• Water contact causes intense and severe itching, prickling, stinging, or burning-like sensation irrespective of water type and properties
  • Symptoms develop within minutes after water contact
  • No observable skin changes
  • No underlying medical condition or coexisting skin condition that explain the discomfort
  • Exclusion of urticaria, symptomatic dermographism, and PV8 

Differential diagnosis

Distinguishing AP from other skin conditions, especially PV, is crucial. Some of the differentiating factors include:8 

  • Xerosis or Eczema – Rough and dry skin with scaling
  • Aquagenic Urticaria – Hives occurring due to exposure to water
  • Cholinergic Urticaria – Hives occurring due to an increase in body temperature and sweating9
  • Cold Urticaria – Hives occurring from exposure to cold
  • Heat Urticaria – Hives triggered by heat or physical stimuli
  • Vibratory Urticaria – Skin reaction to vibration


Can aquagenic pruritus be prevented?

The exact cause of AP is unknown, and currently, there are no available preventive measures. However, controlling symptoms can include following strategies like using cotton clothing and bedding, applying capsaicin cream, and taking baking soda baths to help reduce symptoms.

Is there a cure for aquagenic pruritus?

There is no cure for AP, and it could be an initial symptom of PV or other conditions. AP precedes PV by around five years; thus, a doctor may recommend a blood test to exclude the possibility of PV and ascertain the diagnosis.

How common is aquagenic pruritus?

AP is a rare condition that affects both males and females; however, AP in the elderly shows a higher occurrence among women above 60 compared to men. Its prevalence is unknown, and it is not commonly diagnosed due to its potential association with psychiatric-like conditions.

When should I see a doctor?

If you are experiencing intense itching, tingling, or burning sensation immediately after water contact, then it's recommended to consult a doctor to determine the cause of these symptoms. Early diagnosis of AP provides relief to patients, sparing them from assuming it was a psychological issue.1


  • Aquagenic Pruritus (AP) is a rare skin condition causing generalised itching, pickling, tingling, and burning sensation upon water contact, regardless of temperature or other factors
  • Its cause remains unknown, yet it's linked to increased mast cell degranulation and histamine release. It can also signal underlying systemic conditions like Polycythemia Vera (PV) and other diseases such as leukaemia or vasculitis
  • While there is no cure, managing AP involves various treatments like antihistamines, phototherapy, emollient and barrier creams, and lifestyle adjustments to reduce skin discomfort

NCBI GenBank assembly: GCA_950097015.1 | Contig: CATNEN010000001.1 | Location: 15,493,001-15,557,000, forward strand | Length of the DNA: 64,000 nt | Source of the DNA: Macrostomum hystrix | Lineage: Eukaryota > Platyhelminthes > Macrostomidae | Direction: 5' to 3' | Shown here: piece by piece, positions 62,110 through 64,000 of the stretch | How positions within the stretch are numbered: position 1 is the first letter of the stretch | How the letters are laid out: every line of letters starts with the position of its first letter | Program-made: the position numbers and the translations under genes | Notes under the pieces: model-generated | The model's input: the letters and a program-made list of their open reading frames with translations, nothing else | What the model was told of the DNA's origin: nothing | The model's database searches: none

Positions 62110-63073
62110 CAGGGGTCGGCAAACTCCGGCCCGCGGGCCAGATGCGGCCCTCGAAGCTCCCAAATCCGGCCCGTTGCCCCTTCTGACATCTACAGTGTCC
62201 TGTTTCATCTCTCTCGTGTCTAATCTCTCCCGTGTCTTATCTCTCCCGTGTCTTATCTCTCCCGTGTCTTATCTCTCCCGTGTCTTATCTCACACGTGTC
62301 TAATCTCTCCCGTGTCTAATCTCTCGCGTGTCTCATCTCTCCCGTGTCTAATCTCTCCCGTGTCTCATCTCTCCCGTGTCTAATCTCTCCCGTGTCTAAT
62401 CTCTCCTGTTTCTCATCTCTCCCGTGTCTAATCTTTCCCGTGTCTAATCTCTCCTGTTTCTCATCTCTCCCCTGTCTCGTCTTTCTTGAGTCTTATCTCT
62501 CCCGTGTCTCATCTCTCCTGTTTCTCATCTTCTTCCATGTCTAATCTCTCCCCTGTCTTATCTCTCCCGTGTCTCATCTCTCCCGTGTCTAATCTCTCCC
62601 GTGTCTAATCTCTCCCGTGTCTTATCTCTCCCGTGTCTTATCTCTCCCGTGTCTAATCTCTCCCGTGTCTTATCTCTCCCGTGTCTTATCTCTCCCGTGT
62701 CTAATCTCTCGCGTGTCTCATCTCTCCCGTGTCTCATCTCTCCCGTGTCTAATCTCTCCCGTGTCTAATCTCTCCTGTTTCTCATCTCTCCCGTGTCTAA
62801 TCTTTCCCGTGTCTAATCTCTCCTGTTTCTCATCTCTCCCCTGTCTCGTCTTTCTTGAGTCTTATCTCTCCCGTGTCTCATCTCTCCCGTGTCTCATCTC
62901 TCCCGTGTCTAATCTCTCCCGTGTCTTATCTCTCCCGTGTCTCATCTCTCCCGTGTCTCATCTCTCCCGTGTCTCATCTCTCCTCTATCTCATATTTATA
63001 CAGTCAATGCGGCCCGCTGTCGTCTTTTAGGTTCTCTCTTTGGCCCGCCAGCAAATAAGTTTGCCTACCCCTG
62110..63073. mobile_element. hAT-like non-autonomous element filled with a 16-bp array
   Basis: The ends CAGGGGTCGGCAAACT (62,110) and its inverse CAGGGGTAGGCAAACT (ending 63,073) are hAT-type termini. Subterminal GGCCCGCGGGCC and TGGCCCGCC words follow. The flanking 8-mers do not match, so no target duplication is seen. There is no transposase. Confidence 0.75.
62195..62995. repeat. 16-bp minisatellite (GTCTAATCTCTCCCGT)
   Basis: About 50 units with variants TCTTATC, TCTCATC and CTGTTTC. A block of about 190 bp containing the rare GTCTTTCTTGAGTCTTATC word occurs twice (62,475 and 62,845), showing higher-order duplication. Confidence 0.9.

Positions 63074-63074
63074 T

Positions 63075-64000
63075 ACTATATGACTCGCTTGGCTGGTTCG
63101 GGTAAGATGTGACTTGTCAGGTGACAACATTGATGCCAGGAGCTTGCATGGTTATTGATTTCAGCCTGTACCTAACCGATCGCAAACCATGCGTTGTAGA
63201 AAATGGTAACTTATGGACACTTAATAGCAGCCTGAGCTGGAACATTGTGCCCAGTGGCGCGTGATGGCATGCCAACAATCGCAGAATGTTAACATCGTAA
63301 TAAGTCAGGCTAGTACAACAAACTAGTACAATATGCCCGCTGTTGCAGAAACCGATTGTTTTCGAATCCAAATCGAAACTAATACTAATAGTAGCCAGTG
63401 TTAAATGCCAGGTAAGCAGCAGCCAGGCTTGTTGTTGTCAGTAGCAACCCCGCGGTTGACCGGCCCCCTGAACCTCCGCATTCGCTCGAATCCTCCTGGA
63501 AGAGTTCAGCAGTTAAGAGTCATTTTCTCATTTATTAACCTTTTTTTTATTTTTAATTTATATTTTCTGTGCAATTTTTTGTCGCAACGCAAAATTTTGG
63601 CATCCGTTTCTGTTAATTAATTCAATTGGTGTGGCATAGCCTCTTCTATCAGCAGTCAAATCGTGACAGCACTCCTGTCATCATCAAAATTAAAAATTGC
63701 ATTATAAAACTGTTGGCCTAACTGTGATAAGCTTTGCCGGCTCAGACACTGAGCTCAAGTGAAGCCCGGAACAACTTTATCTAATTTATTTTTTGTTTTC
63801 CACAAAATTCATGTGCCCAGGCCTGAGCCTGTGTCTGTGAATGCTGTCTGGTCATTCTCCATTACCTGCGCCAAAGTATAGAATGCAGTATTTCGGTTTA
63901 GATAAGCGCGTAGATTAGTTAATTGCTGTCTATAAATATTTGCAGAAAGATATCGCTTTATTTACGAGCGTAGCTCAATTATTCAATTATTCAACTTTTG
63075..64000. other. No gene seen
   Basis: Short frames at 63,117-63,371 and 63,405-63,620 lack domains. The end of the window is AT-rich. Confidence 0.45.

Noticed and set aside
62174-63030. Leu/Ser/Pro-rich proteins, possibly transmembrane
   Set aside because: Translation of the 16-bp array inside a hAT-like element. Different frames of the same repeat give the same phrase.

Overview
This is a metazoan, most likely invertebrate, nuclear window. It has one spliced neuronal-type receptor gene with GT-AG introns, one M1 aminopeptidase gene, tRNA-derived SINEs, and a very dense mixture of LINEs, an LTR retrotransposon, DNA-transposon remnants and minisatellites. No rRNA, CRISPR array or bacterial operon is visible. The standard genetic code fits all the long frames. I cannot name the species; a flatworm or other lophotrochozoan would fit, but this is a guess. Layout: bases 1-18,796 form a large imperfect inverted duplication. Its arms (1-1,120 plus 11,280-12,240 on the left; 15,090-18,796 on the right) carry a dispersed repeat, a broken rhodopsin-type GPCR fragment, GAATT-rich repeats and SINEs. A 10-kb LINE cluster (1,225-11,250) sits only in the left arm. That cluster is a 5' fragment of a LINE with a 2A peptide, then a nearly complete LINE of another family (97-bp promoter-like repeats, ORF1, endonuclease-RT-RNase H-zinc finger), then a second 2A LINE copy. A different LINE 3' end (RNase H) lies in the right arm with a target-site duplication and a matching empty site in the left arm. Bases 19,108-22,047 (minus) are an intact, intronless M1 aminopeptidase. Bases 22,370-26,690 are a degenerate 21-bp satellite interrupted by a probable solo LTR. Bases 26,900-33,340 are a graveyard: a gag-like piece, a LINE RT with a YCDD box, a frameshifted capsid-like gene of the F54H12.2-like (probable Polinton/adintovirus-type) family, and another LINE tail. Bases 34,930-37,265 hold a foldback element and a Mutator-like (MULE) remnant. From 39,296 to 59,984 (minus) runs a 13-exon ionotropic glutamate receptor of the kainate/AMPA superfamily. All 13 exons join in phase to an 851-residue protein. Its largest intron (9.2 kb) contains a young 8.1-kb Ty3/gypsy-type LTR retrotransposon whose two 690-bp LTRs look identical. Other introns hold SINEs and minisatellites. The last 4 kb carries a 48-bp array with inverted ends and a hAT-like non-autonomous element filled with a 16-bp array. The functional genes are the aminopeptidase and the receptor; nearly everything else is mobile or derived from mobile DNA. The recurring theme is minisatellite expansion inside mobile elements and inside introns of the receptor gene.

• Consulting a medical professional is crucial to determining the underlying cause


  1. El E. Aquagenic pruritus: a review of the pathophysiology – beyond histamine. CAJPH [Internet]. 2017 [cited 2023 Nov 27];3(4):40. Available from: http://www.sciencepublishinggroup.com/journal/paperinfo?journalid=326&doi=10.11648/j.cajph.20170304.11
  2. Lelonek E, Matusiak Ł, Wróbel T, Szepietowski JC. Aquagenic pruritus in polycythemia vera: clinical characteristics. Acta Derm Venereol [Internet]. 2018 Apr 27 [cited 2023 Nov 27];98(5):496–500. Available from: https://pubmed.ncbi.nlm.nih.gov/29437189/
  3. Salami T, Samuel S, Eze K, Irekpita E, Oziegbe E, Momoh M. Prevalence and characteristics of aquagenic pruritus in a young African population. BMC Dermatology [Internet]. 2009 Apr 17 [cited 2023 Nov 27];9(1):4. Available from: https://doi.org/10.1186/1471-5945-9-4
  4. Legat FJ. Aquagenic pruritus indicates increased risks in patients with myeloproliferative neoplasms. Acad Dermatol Venereol [Internet]. 2023 Jun [cited 2023 Nov 27];37(6):1095–6. Available from: https://onlinelibrary.wiley.com/doi/10.1111/jdv.19107
  5. Park H, Kim HS, Yoo DS, Kim JW, Kim CW, Kim SS, et al. Aquagenic urticaria: a report of two cases. Annals of Dermatology [Internet]. 2011 Dec 1 [cited 2023 Nov 27];23(Suppl 3):S371–4. Available from: https://doi.org/10.5021/ad.2011.23.S3.S371
  6. Rothbaum R, McGee JS. Aquagenic urticaria: diagnostic and management challenges. JAA [Internet]. 2016 Nov 29 [cited 2023 Nov 27];9:209–13. Available from: https://www.dovepress.com/aquagenic-urticaria-diagnostic-and-management-challenges-peer-reviewed-fulltext-article-JAA
  7. Fraticelli P, Benfaremo D, Gabrielli A. Diagnosis and management of leukocytoclastic vasculitis. Intern Emerg Med [Internet]. 2021 [cited 2023 Nov 27];16(4):831–41. Available from: https://www.ncbi.nlm.nih.gov/pmc/articles/PMC8195763/
  8. Steinman HK. 6 Water-induced pruritus. Clinics in Dermatology [Internet]. 1987 Jul 1 [cited 2023 Nov 27];5(3):41–8. Available from: https://www.sciencedirect.com/science/article/pii/S0738081X8780007X
  9. Rujitharanawong C, Tuchinda P, Chularojanamontri L, Chanchaemsri N, Kulthanan K. Cholinergic urticaria: clinical presentation and natural history in a tropical country. Biomed Res Int [Internet]. 2020 May 24 [cited 2023 Nov 27];2020:7301652. Available from: https://www.ncbi.nlm.nih.gov/pmc/articles/PMC7273400/
This content is purely informational and isn’t medical guidance. It shouldn’t replace professional medical counsel. Always consult your physician regarding treatment risks and benefits. See our editorial standards for more details.